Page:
Covington |36 miles| Southeast of Atlanta
Judge Horace J. Johnson Jr. sits behind a desk covered with case files, in the shadow of a 12-foot wall lined with law books thick as bricks. A mountain of words. He prepared yesterday for the civil docket he’ll preside over today: divorces, separations, child custody issues. “The law is about inclusion,” he says. “And inclusion is more than just words.” Forty-nine years ago, at Ficquett Elementary, less than two blocks from here, Johnson became one of the first black students to be integrated into Newton County schools. He remembers walking out of the building behind a row of state troopers, an unwitting symbol against a scrum of protesters. Later Johnson would leave, first to Emory University, then to University of Georgia, where he got his law degree. After three years in private practice in Atlanta, he noticed there were no black lawyers practicing back in Newton County. Seventeen years defending neighbors under his Covington shingle earned Johnson the respect of both former governor Roy Barnes, who put Johnson on the Alcovy Circuit bench in 2002, and the electorate that has kept him there since. Now Johnson rides the rural circuit between Covington and Monroe, the Walton County seat just north. Wielding the gavel in the community he grew up in is a mixed bag. He’s locked up people he’s known all his life, and he has bumped into grateful friends who have made good on a second chance. But more than the sentences he issues, Johnson believes he is a symbol from the bench. “If there’s a person who looks like them,” he says, “folks might feel like the system is open to them.” Back in his chambers, Johnson stands and slips on the black robe. He strides out, through the long hallway, up a few steps to a narrow doorway at the back of Courtroom 3. As Johnson enters the room, the white-haired bailiff calls out to the gallery of citizens, black and white, “All rise.”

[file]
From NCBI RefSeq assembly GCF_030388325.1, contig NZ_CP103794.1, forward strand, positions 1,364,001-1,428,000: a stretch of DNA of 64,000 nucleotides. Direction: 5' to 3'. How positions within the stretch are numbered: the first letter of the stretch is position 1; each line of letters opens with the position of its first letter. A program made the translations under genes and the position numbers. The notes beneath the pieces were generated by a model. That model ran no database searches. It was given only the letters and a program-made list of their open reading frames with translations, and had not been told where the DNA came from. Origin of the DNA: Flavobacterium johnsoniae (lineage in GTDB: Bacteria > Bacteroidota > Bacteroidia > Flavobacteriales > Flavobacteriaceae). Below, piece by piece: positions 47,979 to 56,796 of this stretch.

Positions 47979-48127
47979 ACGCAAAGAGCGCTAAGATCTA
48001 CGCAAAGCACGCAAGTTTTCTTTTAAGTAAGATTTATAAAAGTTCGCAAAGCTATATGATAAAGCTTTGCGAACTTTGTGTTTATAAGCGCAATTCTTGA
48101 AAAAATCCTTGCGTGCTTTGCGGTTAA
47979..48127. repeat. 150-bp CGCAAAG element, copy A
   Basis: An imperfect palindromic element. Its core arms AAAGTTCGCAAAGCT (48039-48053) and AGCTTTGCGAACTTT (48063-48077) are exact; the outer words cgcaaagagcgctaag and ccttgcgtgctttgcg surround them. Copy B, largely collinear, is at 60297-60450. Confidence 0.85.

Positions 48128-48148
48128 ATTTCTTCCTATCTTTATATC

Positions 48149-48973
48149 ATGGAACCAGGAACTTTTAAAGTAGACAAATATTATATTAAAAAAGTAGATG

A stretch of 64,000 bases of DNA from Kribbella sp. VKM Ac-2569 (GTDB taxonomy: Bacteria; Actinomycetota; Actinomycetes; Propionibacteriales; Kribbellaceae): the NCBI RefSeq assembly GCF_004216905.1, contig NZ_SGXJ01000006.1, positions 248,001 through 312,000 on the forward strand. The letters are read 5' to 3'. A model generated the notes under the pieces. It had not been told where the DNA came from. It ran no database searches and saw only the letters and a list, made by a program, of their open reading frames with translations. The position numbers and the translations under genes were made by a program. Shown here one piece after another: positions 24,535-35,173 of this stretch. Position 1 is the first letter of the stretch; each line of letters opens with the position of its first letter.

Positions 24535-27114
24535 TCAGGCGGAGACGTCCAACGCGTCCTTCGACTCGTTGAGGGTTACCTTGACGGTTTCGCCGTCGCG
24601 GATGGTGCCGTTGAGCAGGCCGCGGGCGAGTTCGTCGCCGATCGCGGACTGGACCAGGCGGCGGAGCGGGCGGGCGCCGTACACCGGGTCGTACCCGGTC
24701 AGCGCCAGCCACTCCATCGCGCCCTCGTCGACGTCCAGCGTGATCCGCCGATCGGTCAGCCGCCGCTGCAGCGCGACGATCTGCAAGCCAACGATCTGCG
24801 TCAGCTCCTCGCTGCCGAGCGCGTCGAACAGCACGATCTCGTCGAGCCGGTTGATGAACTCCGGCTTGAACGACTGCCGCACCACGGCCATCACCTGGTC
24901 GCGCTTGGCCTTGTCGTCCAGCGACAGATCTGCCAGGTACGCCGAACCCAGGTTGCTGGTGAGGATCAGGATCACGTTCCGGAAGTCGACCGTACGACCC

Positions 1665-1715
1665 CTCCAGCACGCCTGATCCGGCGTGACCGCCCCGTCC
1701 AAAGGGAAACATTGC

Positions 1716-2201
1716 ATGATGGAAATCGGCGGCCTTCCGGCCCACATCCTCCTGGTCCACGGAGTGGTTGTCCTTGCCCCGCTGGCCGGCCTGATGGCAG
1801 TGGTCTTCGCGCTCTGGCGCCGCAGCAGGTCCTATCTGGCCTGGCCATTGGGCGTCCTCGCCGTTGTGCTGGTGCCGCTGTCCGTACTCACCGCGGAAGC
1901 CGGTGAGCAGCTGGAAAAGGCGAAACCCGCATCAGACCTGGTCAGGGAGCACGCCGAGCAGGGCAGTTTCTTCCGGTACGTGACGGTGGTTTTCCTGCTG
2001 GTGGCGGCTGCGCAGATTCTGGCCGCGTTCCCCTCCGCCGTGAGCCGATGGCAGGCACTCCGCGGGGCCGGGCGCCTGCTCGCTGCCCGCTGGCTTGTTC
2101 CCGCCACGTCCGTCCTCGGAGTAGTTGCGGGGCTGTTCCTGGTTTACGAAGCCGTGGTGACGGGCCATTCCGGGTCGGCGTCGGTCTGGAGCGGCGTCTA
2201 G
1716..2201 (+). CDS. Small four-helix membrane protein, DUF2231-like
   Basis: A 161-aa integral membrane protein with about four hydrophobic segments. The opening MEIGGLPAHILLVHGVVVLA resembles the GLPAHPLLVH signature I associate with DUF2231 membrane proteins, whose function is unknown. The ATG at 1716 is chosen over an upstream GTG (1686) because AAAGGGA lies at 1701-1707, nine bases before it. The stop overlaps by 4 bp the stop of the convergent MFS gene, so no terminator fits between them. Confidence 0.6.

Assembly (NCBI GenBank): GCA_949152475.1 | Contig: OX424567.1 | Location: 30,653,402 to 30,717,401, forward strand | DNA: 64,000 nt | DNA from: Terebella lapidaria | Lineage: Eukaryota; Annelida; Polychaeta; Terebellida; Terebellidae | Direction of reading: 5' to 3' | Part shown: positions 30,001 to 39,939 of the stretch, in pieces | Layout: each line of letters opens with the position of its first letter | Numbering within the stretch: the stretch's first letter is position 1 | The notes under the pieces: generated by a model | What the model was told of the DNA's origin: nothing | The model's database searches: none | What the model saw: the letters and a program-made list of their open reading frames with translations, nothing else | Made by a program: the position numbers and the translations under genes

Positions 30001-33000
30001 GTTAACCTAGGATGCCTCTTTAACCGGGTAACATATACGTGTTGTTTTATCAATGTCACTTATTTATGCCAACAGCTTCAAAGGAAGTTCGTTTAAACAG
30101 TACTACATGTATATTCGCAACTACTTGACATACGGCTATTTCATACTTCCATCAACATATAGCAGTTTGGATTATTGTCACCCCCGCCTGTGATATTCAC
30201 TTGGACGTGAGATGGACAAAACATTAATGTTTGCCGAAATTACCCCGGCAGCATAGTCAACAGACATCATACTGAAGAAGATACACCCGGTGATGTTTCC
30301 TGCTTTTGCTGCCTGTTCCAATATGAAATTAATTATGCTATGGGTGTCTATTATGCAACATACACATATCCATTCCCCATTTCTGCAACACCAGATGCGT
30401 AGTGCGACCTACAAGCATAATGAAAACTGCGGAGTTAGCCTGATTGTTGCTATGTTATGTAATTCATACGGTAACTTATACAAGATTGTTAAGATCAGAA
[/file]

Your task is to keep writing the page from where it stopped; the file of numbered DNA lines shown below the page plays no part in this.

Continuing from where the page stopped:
This article originally appeared in our November 2015 issue.